This thesis explores how the Global Fund’s standardized funding stipulations and expectations impact HIV/AIDS programs in Sierra Leone. Situating funding mechanisms within the current trajectory of international healthcare delivery and financing, I argue that the Global Fund’s business-oriented financing approach has shaped Sierra Leonean program targets towards data production and digitization, allowing the Global Fund to make decisions ‘from a distance.’ Drawing on three months of ethnographic fieldwork in Freetown, Sierra Leone, I demonstrate how: 1) contradictions between weak infrastructure and Global Fund expectations impact HIV program practices; 2) the Global Fund’s data requirements and timeframes create asymmetries and disconnects in-country; and 3) audit and accountability technologies in HIV programs can become practices unrelated to health outcomes.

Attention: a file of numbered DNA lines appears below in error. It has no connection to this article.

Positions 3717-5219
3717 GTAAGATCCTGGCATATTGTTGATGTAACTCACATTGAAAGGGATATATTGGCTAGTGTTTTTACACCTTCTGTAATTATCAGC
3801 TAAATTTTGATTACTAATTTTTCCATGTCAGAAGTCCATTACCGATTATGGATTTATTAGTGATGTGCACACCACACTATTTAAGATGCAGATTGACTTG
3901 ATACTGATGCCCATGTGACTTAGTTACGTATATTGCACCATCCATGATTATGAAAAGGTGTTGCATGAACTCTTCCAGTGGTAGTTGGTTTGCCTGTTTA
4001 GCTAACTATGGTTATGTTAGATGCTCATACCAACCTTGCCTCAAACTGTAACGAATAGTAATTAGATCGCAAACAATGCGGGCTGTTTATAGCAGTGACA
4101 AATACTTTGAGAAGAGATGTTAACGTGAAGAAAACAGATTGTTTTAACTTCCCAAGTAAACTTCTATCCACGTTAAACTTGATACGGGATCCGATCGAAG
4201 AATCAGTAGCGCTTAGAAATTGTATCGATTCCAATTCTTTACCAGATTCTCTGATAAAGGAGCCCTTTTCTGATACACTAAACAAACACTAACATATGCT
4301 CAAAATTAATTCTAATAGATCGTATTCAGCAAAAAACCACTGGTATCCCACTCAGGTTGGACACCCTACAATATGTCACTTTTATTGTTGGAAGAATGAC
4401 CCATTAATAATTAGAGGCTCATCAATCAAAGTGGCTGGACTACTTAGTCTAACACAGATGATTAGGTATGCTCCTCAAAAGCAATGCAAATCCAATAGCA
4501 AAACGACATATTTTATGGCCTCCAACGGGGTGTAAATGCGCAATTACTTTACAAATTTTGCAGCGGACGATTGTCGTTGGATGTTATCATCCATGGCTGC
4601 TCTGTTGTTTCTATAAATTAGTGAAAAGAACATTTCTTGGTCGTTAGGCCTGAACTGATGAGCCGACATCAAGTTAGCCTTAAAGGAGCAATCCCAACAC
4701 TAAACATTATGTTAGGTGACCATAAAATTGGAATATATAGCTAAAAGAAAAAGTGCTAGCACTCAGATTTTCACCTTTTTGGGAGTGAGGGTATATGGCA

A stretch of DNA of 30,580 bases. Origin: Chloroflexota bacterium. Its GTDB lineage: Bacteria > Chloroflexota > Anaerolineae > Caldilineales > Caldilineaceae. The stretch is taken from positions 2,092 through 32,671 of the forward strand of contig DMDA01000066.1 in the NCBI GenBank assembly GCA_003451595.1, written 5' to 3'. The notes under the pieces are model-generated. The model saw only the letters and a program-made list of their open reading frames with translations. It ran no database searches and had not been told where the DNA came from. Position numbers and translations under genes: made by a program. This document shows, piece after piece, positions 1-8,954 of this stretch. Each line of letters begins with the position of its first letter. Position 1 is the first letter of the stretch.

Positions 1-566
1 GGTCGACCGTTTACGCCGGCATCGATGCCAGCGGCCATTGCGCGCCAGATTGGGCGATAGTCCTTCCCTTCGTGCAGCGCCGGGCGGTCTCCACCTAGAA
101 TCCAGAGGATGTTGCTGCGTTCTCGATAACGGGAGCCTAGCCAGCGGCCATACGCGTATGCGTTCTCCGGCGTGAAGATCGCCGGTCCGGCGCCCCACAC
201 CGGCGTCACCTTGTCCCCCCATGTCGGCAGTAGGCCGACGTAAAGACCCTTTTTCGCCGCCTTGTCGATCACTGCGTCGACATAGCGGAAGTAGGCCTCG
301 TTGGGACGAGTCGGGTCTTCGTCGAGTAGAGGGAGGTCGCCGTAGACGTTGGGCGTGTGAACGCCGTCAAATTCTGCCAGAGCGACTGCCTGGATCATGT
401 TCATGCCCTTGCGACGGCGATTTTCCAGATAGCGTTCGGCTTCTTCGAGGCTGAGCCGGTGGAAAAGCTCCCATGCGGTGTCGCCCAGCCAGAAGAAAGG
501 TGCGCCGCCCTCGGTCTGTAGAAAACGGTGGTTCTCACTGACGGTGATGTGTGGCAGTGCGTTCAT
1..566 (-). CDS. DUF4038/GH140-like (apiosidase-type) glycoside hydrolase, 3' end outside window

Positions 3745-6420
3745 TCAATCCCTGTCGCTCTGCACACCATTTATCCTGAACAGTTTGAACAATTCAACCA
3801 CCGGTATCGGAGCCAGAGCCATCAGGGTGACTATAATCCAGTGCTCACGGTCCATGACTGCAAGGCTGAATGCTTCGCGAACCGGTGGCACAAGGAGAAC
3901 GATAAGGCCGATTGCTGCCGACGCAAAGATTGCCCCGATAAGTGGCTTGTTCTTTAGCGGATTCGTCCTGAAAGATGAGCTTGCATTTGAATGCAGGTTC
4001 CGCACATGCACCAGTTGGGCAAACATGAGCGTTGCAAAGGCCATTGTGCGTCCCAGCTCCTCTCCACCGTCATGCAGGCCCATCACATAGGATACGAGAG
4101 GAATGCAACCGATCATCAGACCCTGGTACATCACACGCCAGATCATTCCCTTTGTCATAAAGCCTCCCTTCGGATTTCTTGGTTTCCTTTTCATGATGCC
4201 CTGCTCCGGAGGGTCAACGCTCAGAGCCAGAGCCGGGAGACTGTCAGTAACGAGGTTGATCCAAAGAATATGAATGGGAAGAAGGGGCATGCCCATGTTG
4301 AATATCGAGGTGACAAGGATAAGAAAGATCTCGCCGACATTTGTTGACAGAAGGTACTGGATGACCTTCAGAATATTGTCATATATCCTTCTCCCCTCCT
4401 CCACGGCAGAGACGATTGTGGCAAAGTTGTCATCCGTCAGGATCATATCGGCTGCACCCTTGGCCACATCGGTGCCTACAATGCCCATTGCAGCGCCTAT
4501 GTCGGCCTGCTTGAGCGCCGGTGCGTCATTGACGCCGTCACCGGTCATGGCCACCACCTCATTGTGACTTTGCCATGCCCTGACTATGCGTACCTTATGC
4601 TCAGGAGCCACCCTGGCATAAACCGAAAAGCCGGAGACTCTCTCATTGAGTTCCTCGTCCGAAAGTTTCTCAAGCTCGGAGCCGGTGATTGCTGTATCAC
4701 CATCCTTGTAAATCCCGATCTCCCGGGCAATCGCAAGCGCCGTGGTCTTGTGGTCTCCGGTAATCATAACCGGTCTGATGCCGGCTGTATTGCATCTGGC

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Thesis advisor: Erikson, Susan L.
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